Damning report on Northern Ireland school
A Northern Ireland school at the centre of a highly critical report may need outside help after "serious and significant" concerns were raised.
A damning report revealed exam results well below the Northern Ireland average, inadequate planning, concerns about leadership roles, and pupils feeling unsafe, following an inspection at Glengormley High.
The Education and Training Inspectorate (ETI) report stated there was "limited confidence" in aspects of governance at the non-selective school on the outskirts of north Belfast.
The school faced controversy last year after it was accused of failing to address its bullying issues by current and former pupils.
The recent report said that the school was a high priority for a no notice inspection, and that it may require external support.
ETI said it will return to the school within weeks to monitor progress in how it is addressing issues.
As part of the long-running dispute over pay, teachers and principals in Northern Ireland are refusing to co-operate with ETI.
This includes teachers at Glengormley High School, and prior to its inspection the body was made aware of this, although ETI said it still has a statutory duty to report on the quality of education.
The report highlighted that pupils' exam results were "too low" and needed significant improvement at all levels.
It added that the curriculum planning and review process was not adequately meeting the needs of all the pupils.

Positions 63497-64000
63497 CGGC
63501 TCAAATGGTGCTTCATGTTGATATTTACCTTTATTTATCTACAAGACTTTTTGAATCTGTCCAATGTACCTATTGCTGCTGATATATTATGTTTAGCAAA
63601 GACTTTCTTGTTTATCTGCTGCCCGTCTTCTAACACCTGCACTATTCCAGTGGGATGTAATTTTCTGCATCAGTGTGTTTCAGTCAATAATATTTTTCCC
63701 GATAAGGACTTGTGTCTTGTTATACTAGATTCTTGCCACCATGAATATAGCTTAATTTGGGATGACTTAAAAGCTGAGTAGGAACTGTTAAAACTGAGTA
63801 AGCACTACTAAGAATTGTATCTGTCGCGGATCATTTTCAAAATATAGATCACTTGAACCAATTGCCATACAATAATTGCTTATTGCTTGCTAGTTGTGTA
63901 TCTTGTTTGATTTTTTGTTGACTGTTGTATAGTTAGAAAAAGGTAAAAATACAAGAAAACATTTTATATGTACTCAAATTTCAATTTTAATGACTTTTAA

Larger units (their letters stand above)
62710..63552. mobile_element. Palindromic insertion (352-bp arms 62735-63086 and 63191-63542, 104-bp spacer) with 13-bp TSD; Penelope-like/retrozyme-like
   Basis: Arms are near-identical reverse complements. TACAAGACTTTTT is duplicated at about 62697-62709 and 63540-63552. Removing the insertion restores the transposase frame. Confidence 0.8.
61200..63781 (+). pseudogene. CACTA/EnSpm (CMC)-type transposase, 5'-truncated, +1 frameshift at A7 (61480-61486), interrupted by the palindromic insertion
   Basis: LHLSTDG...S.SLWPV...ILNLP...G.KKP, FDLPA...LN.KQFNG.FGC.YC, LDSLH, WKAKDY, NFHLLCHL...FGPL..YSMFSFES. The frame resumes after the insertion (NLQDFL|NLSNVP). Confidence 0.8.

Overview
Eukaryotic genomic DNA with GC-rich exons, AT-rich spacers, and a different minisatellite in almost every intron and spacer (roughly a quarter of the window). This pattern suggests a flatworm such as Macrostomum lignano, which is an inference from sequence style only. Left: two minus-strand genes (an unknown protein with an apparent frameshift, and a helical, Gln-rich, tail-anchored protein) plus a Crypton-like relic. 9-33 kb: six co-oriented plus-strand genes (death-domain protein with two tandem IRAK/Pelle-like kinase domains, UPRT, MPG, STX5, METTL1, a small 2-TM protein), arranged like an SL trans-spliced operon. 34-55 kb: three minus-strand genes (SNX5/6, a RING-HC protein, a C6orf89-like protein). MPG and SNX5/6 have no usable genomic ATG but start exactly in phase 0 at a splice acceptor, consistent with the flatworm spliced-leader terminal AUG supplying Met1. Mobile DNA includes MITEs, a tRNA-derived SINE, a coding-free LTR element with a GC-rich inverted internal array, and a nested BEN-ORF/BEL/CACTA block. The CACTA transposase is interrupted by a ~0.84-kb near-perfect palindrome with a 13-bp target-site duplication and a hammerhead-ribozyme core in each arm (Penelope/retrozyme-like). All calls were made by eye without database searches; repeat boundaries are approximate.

It criticised the leadership and management in the use of their planning process and said it needed to be revisited and revised as a "matter of urgency".
It further stated that a high proportion of middle and senior leadership posts were either recent appointments or acting in a temporary capacity.
And it said a "significant minority" of pupils told inspectors they did not always feel safe in the school and were not confident that any issues raised will be resolved.
The Department of Education said: "The (areas) that were evaluated identified serious and significant concerns and under normal circumstances the department would place the school into the formal intervention process.
"In the absence of such an overall effectiveness conclusion, the school will not enter the process at this stage.
"The department will, however, be writing to the Education Authority (EA) to seek assurances that they will work with the school to bring about the required improvements identified."
A concerned parent of a pupil, who asked not to be named, said she no longer had confidence in the school.
The Newtownabbey mum said: "The results are going down and they are not offering as many subjects as they should be.
"I am tempted to move my child somewhere else if the school doesn't improve."
A statement from the school said it acknowledged the outcomes of the report.
"We are currently working closely with the EA to implement the recommendations in the report. Many of these recommendations have already been fully addressed and we continue to focus on the other areas identified for improvement," it added.
"Due to action short of a strike, the ETI inspectors were not able to observe the teaching, which the governors and staff believe to be of a very high quality.
"There is a strong sense of community in our school, with positive relationships between staff and pupils. We strive to provide the best possible education."